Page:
Deadly MERS in Middle East may have spread from camels

In this photo taken Friday, May 31, 2013, a boy leads camels at a weekly camel market in Birqash, Egypt. Scientists have found a clue that suggests camels may be involved in infecting people in the Middle East with the MERS virus. In a preliminary study published on Friday, Aug. 9, 2013, European scientists found traces of antibodies against the MERS virus in dromedary, or one-humped, camels, but not the virus itself. AP Photo/Hiro Komae

LONDONA new study suggests camels may somehow be involved in infecting people with the mysterious MERS coronavirus (MERS-CoV) reported in the Middle East and Europe.

Since the virus was first identified last September in Saudi Arabia, the World Health Organization (WHO) has reported 94 illnesses, including 46 deaths, from MERS, or Middle East respiratory syndrome. Most deaths have been in Saudi Arabia but cases have been reported in France, Italy, Jordan, Qatar, Tunisia, the U.K. and United Arab Emirates. Aside from several clusters where the virus has likely spread between people, experts have largely been stumped as to how patients got infected.

In a preliminary research published Friday, European scientists found traces of antibodies against the MERS virus in dromedary, or one-humped, camels, but not the virus itself. Finding antibodies means the camels were at one point infected with MERS or a similar virus before fighting off the infection.

The antibodies were found in all 50 camel blood samples from Oman, compared to 15 of 105 samples from Spanish camels. Animals from Spain, the Netherlands and Chile were tested for comparison to those from Oman. No MERS antibodies were found in tests done in cows, sheep or goats.

"Finding the (MERS) virus is like finding a needle in a haystack, but finding the antibodies at least gives you an indication of where to look," said Marion Koopmans, chief of virology at the Netherlands' National Institute for Public Health and the Environment, the study's senior author. "What this tells us is that there's something circulating in camels that looks darned similar to MERS."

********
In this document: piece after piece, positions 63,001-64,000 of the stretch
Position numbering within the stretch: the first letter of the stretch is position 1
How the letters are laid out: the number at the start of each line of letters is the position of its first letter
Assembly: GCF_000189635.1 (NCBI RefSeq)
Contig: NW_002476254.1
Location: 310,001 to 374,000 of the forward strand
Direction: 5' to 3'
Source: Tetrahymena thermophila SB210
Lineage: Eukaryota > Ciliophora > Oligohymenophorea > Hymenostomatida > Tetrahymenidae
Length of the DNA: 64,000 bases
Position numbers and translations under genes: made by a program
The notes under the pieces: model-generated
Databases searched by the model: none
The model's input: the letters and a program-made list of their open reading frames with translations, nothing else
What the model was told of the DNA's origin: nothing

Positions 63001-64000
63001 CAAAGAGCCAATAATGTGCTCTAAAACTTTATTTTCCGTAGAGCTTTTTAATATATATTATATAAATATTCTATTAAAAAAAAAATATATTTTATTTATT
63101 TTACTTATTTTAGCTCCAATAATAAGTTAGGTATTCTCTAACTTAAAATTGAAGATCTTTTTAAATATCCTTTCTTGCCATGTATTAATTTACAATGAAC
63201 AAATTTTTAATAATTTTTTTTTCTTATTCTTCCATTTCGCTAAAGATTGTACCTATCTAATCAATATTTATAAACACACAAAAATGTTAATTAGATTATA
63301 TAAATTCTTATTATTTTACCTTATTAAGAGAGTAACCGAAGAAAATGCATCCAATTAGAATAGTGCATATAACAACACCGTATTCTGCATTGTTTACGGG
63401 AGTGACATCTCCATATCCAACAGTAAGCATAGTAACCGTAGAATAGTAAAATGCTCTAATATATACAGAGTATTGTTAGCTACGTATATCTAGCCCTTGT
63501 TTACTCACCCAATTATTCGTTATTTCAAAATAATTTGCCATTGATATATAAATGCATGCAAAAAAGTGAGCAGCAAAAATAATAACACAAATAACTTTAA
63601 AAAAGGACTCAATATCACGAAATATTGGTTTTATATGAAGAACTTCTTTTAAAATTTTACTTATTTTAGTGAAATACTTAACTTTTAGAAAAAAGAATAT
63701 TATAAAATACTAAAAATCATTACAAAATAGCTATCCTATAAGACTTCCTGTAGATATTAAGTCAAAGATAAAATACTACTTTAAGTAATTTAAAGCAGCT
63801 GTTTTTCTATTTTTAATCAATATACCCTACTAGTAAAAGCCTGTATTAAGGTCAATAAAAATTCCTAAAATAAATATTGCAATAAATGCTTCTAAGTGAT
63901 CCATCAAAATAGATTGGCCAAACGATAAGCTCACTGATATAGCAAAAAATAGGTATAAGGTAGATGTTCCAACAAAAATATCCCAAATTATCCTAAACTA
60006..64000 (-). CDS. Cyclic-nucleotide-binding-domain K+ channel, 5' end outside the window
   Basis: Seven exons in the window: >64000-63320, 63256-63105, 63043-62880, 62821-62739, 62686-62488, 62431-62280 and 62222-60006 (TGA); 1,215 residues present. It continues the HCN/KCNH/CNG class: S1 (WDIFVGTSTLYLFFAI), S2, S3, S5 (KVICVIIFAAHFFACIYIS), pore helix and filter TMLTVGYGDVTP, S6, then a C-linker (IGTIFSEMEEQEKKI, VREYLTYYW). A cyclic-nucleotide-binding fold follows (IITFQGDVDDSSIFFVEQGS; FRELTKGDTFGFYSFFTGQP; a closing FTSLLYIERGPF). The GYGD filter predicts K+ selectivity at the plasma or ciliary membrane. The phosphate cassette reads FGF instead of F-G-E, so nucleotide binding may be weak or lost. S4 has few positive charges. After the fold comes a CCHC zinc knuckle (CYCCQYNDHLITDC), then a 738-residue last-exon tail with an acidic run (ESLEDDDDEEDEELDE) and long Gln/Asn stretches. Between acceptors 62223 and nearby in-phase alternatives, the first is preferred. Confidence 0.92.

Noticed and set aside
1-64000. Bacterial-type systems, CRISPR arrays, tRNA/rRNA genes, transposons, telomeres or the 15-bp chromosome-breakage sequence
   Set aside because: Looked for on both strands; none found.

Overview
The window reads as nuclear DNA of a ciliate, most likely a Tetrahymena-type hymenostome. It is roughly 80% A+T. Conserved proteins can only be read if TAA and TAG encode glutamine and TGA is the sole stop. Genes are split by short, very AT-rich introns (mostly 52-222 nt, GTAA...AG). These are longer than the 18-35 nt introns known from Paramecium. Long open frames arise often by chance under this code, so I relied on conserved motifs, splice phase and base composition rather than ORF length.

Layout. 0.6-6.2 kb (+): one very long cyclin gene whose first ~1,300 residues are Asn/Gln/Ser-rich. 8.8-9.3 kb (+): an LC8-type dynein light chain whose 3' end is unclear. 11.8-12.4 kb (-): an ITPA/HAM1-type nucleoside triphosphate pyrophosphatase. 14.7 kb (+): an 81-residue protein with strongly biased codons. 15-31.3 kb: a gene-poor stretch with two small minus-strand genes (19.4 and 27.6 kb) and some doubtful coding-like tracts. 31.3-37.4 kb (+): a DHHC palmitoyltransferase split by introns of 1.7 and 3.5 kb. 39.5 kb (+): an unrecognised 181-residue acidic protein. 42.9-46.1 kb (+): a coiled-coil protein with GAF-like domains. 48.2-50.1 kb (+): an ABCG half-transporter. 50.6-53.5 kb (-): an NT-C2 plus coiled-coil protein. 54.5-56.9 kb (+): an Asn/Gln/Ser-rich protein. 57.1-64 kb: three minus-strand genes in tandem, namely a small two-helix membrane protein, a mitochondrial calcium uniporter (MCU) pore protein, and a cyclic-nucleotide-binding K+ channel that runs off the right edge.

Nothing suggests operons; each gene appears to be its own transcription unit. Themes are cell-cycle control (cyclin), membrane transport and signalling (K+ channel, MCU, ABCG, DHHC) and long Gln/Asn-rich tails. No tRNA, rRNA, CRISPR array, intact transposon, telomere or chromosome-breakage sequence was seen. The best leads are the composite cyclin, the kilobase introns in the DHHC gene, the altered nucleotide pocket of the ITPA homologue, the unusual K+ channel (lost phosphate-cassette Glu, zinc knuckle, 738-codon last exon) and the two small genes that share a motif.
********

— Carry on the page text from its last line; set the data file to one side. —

The study was published in The Lancet Infectious Diseases.

Scientists previously theorized the virus was most closely linked to those found in bats, but last September had said camels, sheep or goats might end up being implicated.

Some experts think bats might be infecting other animals like camels with MERS before passing it to humans.

The authors expect the new results would be similar for other camel populations across the Middle East.

"As new human cases of MERS-CoV continue to emerge, without any clues about the sources of infection except for people who caught it from other patients, these new results suggest that dromedary camels may be one reservoir of the virus that is causing MERS-CoV in humans," study co-author Dr. Chantal Reusken of the Institute, said in a statement. "Dromedary camels are a popular animal species in the Middle East, where they are used for racing, and also for meat and milk, so there are different types of contact of humans with these animals that could lead to transmission of a virus."

MERS is part of a family of coronaviruses that can cause the common cold as well as SARS, which sparked a pandemic in 2003. Saudi Arabia health officials, in a letter this week to the New England Journal of Medicine, documented seven new infections of MERS in health workers, including some mild cases.

MERS can cause symptoms including fever, cough, breathing problems, pneumonia and kidney failure. There is no known treatment or cure.

A July 25 study, also published in The Lancet Infectious Diseases, found MERS might not become the SARS-like global disease outbreak many had been fearing. That study found most infected with MERS had preexisting conditions while SARS infected healthy and sick people alike.

Some experts said more testing of other animals in the Middle East was needed.

"Camels may be involved in (MERS) transmission but there could also be cows, goats, or something else involved," said Vincent Munster, a virologist at the National Institutes of Health, who co-wrote an accompanying commentary.

There are ongoing tests on camel samples from elsewhere in the Middle East, as well as tests on dates, which some scientists think may be infected by bat excrement before being eaten by people.

The WHO called the camel findings "an important development" but pointed out that many MERS patients had no known contact with animals.

"There must be some other step somewhere that results in human infections," WHO spokesman Gregory Hartl said, adding it was still unclear what kind of animal contact might be needed for MERS to spread.

"Even if we know where the virus is, we don't know exactly how it's jumping into humans," Hartl said. "This is another piece of the puzzle, but there are still a lot of holes that need to be filled in."

Comments

CBSN Live

pop-out
Live Video

Watch CBSN Live

Watch CBS News anytime, anywhere with the new 24/7 digital news network. Stream CBSN live or on demand for FREE on your TV, computer, tablet, or smartphone.